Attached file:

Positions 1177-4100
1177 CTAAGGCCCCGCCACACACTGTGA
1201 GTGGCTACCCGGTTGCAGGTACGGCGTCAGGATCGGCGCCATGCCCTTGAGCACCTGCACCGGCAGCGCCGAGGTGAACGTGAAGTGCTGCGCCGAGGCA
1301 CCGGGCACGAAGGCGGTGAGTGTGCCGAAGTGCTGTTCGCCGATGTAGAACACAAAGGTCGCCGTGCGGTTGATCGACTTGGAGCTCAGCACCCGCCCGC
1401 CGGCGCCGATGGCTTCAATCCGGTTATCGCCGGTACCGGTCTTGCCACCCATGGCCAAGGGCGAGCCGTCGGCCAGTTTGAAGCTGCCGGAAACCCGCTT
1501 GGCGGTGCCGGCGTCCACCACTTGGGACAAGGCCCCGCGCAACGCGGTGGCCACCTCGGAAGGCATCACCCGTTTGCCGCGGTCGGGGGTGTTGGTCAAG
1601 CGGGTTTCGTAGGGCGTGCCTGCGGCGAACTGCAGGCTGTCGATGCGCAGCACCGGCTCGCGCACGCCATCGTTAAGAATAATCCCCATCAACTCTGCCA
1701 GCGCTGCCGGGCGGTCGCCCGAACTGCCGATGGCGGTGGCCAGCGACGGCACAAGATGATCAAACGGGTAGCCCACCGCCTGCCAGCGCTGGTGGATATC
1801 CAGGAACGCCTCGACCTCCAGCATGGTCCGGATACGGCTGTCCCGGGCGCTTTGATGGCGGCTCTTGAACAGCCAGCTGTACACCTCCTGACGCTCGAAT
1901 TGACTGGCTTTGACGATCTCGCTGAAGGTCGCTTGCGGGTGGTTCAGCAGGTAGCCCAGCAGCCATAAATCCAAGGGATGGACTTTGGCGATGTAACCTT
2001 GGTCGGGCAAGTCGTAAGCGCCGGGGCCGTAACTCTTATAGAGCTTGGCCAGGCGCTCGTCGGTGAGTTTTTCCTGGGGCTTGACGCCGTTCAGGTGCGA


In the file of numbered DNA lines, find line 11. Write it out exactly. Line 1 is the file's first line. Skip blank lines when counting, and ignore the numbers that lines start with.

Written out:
2001 GGTCGGGCAAGTCGTAAGCGCCGGGGCCGTAACTCTTATAGAGCTTGGCCAGGCGCTCGTCGGTGAGTTTTTCCTGGGGCTTGACGCCGTTCAGGTGCGA